Quoth Wolfram Alpha:

5000 Pascals

≈ 0.51 × lung air pressure that a typical adult human can exert (≈ 9800 Pa)

≈ 50 × sound pressure at the threshold of human pain (≈ 100 Pa)

And yet the news is not filled with stories of severe pain and ruptured eardrums from people puffing in each others' ears. With a 2 order-of-magnitude difference, it seems like even gentle breaths, waving hands to cool off, etc. should be sufficient to cause pain. What gives?

The interpretation of "lung air pressure" here is a little ambiguous, but if we assume that this means "the pressure difference an adult can produce by blowing on a membrane surrounded by air at 1 atmosphere" then the situation seems reasonably analogous to the tympanic membrane.

One obvious difference is that sound is a wave while blowing is a continuous stream. We can avoid this issue by changing them both to a single impulse, like a gunshot and a single puff of breath. This doesn't seem to make the problem go away. Wikipedia claims that 20 Pa is sufficient for "risk of instantaneous noise-induced hearing loss", and you can obviously exhale much harder than this even in a short breath.

I'm guessing the problem is in some misunderstanding of how I'm interpreting the physical quantities, but I'm not sure what that could be.


2 Answers 2


When you say "blowing in someone's ear" do you mean putting your face near their ear and breathing out? As in something potentially romantic? Or do you mean planting your lips on their ear to make a vapor lock and trying to inflate them like bubble gum?

The latter would very probably produce hearing damage. And be very painful at the same time. I would urge you not to try it.

But you'd have to work at it to get the pressure seal. Ears are usually not easy to make such a seal on because they are crinkly and odd shapes.

Without the pressure seal you are basically producing a strong wind. Home work: What is the maximum speed somebody can breathe out, and what over pressure can you expect from such?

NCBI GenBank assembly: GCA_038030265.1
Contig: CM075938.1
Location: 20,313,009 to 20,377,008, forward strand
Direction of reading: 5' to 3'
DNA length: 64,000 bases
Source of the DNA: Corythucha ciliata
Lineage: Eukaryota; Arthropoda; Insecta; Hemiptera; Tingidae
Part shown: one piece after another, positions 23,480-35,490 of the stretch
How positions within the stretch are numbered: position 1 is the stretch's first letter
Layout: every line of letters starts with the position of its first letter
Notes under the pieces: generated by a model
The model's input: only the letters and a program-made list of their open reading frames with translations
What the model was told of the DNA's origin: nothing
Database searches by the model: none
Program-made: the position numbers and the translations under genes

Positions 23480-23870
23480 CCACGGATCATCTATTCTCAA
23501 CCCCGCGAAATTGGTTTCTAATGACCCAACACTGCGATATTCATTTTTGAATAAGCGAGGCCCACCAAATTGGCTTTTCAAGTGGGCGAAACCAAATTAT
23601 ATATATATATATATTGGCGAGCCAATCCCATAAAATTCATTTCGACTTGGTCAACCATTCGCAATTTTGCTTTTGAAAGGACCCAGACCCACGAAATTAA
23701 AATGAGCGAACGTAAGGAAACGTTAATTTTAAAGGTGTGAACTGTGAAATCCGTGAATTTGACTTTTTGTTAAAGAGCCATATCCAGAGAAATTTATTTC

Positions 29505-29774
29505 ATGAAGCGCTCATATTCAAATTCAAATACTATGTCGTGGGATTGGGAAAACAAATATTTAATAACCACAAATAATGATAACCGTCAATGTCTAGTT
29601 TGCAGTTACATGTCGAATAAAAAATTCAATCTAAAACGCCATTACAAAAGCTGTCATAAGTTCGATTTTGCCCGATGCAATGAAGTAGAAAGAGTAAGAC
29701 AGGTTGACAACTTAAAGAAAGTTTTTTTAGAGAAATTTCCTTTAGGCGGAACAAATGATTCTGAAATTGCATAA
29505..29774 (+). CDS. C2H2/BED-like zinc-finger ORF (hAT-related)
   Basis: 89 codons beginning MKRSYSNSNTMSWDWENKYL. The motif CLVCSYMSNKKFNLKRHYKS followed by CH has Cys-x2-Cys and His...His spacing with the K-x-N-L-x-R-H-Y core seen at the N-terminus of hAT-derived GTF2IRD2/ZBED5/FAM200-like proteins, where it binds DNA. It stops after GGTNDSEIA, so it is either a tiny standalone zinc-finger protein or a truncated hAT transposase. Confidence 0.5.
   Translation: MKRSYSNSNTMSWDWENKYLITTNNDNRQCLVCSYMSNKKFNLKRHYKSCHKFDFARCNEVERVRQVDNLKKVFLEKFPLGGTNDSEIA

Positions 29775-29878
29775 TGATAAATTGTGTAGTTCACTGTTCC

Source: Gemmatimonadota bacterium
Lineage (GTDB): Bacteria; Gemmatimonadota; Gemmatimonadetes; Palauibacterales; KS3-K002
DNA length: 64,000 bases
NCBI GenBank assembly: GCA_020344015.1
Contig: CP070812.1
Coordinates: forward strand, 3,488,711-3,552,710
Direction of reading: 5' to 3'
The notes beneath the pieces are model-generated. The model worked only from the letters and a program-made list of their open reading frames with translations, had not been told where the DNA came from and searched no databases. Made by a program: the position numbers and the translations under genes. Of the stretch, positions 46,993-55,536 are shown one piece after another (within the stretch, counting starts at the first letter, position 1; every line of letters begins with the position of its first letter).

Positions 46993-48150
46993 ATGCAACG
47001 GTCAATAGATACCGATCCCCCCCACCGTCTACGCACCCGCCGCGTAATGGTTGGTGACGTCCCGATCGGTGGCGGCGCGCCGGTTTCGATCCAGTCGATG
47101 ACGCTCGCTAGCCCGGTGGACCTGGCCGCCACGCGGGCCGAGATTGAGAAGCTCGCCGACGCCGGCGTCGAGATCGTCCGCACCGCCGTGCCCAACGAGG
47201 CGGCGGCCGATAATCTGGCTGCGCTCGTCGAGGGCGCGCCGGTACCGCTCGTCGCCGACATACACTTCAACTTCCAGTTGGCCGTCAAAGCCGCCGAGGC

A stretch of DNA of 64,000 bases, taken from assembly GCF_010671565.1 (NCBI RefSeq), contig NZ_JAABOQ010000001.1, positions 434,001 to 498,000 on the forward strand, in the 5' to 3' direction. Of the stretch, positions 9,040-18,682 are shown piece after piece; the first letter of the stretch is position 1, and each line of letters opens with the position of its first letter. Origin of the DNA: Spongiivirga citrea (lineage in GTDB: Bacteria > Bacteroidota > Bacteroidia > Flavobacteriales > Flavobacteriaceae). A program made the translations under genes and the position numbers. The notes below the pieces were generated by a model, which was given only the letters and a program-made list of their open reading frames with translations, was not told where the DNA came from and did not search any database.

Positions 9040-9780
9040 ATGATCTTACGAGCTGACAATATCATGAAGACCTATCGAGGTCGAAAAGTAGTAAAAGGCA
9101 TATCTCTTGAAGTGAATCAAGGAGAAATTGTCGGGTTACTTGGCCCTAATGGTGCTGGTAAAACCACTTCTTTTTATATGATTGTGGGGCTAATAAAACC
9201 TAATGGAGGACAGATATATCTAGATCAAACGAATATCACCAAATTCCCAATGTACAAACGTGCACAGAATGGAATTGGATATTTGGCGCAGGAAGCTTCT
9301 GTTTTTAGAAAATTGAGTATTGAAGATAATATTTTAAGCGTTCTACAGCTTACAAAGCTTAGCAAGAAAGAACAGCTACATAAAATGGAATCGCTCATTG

• $\begingroup$ OK, then why wouldn't a strong wind cause pain? A 50 mph wind perpendicular to a surface looks like it would generate a pressure of about 300 Pa according to the wind load formula. $\endgroup$ Commented Jul 3, 2018 at 19:46
  • 1
    $\begingroup$ @AaronRotenberg Have you ever stood in a 50 mph wind with your ear turned to the wind? I said HAVE YOU EVER STOOD IN A 50 MPH WIND WITH YOUR EAR TURNED TO THE WIND? (Heh heh.) Also, does your homework indicate a 50 mph wind can be produced by a human's breath? Mythbusters says a sneeze tops out around 39 mph. If somebody sneezed directly in your ear, do you suppose it would hurt? (In addition to making you say YUCK!) $\endgroup$
    – user93146
    Commented Jul 3, 2018 at 20:51

The ear is sensitive to pressure because it contains a diaphragm that is open (to the external ear); it is not a diaphragm against a constant pressure, though, but against a vented region, served by the eustachean tubes.

Some kinds of congestion can block those tubes, and changes in air pressure become painful, which is why most airlines have decongestants available for passengers.

So, either a sustained overpressure at the ear, or transient overpressure (as from an explosion) can rupture an eardrum. We avoid creating those situations where possible.


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